Talking with author, Joel Fox
Unable to close his previous case against the Monument Bomber, Senior FBI Special Agent Zane Rigby has been re-assigned to uncover a secret. Is Abraham Lincoln's body in his grave? When DNA from a hand found with a blackmail note traced back to 1901 matches the DNA from bone taken at Lincoln's autopsy, Rigby is shuffled off to Springfield, Illinois where all manner of obstacles threaten his success. He discovers a local congressman hiding a dreaded secret, a strange doctor who claims he can perform medical miracles, and his own ill-timed urge to rekindle a relationship with his college sweetheart. And then there is the dead body of a young woman found near Lincoln's Tomb. As the Monument Bomber threatens to strike again, Rigby searches for redemption in solving the murder and discovering the secret buried in Lincoln's Tomb.
They say that criminals often revisit the scene of the crime and I had that sense of returning to where it all happened when I went back to the place where a major portion of my first mystery novel, Lincoln’s Hand, is set: Springfield, Illinois.
The reason for my concern -- now that the book is out, I wondered if I messed up anything with the location. My novel came out six years after my last fact-finding trip to Springfield. A lot can change in six years. Did I remember everything correctly? Did streets become one-ways? What about the train depot in the near-by town of Lincoln, Illinois, up the road from Springfield, where I set a scene … were the railroad cars moved away for a more modern building?
On my return to Springfield, I was to speak in the evening at the city library– called the Lincoln Library, naturally. I had done research at the library six years before. In Lincoln’s Hand, I had set some scenes in the library as my protagonist, FBI agent Zane Rigby was chasing down clues. One particularly important scene was in a special collection room of the library known as the Sangamon Valley Collection. I assumed that this room must still be there.
But when I arrived at the library at midday and went up the main staircase to the second floor I couldn’t find the room! There was an open space with many study carrels and tables. I panicked.
I had highlighted the page in my book to read that night in which the scene took place in the Sangamon Valley Collection Room. Had the library been remodeled to make room for more tables? What was I going to say?
Muttering to myself, I began walking down the stairs when I had a revelation. Could the collection room be on the third floor? I didn’t think so but turned around and headed up to check.
There, to my great relief, was the room, pretty much as I remembered it.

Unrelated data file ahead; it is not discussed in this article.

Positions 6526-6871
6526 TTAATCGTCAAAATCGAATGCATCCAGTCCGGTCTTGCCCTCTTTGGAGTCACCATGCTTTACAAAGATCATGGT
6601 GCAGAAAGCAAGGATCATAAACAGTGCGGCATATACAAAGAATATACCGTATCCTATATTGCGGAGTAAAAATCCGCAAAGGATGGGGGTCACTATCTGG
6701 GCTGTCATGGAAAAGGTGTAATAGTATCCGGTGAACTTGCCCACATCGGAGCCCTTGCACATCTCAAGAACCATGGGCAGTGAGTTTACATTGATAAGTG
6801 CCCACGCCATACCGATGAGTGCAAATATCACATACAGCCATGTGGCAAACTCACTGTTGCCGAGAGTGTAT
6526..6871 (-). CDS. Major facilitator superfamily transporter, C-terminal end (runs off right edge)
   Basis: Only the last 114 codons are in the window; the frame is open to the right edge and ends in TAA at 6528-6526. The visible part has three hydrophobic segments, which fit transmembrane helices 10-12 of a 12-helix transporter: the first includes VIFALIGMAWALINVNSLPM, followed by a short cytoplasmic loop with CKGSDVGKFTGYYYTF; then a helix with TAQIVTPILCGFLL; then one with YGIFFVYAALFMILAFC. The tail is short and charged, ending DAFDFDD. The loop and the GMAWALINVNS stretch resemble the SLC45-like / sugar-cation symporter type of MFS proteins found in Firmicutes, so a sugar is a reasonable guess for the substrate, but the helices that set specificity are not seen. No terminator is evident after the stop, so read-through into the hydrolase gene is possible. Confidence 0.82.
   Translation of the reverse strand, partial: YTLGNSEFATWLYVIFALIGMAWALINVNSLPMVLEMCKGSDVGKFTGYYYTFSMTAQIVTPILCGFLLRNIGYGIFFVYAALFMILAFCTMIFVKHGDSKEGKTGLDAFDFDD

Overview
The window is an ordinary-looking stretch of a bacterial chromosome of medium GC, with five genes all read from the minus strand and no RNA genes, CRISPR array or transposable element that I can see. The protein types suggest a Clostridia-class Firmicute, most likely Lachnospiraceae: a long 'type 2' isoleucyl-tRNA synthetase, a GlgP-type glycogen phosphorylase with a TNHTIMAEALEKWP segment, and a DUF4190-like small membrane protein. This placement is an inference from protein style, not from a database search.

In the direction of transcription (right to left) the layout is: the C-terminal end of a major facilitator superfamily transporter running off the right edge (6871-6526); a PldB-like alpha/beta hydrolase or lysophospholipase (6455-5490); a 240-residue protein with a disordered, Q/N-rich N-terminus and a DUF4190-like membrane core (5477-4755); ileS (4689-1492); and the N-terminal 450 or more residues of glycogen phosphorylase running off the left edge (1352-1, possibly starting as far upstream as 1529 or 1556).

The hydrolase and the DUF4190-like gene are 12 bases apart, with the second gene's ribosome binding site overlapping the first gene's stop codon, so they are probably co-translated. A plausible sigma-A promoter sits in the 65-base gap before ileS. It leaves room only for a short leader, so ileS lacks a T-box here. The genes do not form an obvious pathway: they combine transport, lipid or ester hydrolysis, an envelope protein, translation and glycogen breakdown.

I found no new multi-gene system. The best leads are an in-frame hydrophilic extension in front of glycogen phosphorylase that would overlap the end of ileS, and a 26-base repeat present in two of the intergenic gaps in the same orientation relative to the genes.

But what about the pictures on a near-by wall that depicted Abraham Lincoln from various stages of his life in Illinois? I had described them in the book. I checked. They were still there. Good.
That night, I spoke to a gathering at the library and included my story of concern that the pictures would no longer be posted. (I was too embarrassed to admit I misplaced the room.) A librarian told me that the pictures had been donated by a former mayor who had passed-on and the pictures would soon be gone, too.
Apparently, I published just in the nick of time.
But it has me thinking, over the course of writing a book, which is set in an area that the author does not reside, how often should the writer check back to see that everything is as he or she remembers? In some cases, books take years to write. As we all know, many changes can occur in that time.
It is the author’s duty to get the facts and locations right. Therefore the writer should follow up to keep up with changes. With the use of modern technology that is easier than it once was. But there are occasions where old-fashion phone calls or a return trip to the site might be called for.
As I prepare for my next book I will keep this in mind. Problem is, I have an important scene in a place I probably won’t get to: Cocos Island three hundred miles off of Costa Rica. Google Earth will have to do.
What do you think, is it too risky using real but remote settings for a novel when the work could take a long time to complete?
Joel Fox likes to say he has a long rap sheet in California politics. For three decades he has been a taxpayer and small business advocate, served on numerous state commissions, worked on many ballot issue campaigns, and advised numerous candidates, including Arnold Schwarzenegger in the historic gubernatorial recall election of 2003. He is an adjunct professor at the Graduate School of Public Policy at Pepperdine University.
Fox has authored hundreds of opinion pieces for many publications including the Wall Street Journal, USA Today, Los Angeles Times, and San Francisco Chronicle, as well as his well-respected blog on California business and politics, Fox and Hounds Daily.
His non-fiction works include a book, The Legend of Proposition 13, about California’s most famous ballot measure, and a chapter in the book, What Baseball Means to Me, sanctioned by the Baseball Hall of Fame.
In 2008, Fox completed the Los Angeles FBI Citizens Academy program gaining a deeper understanding of the FBI and its mission.
Fox grew up in Massachusetts. He says he got his love for history breathing the air in the Boston area, daily driving past the homes of the presidents Adams and visiting many historical sites.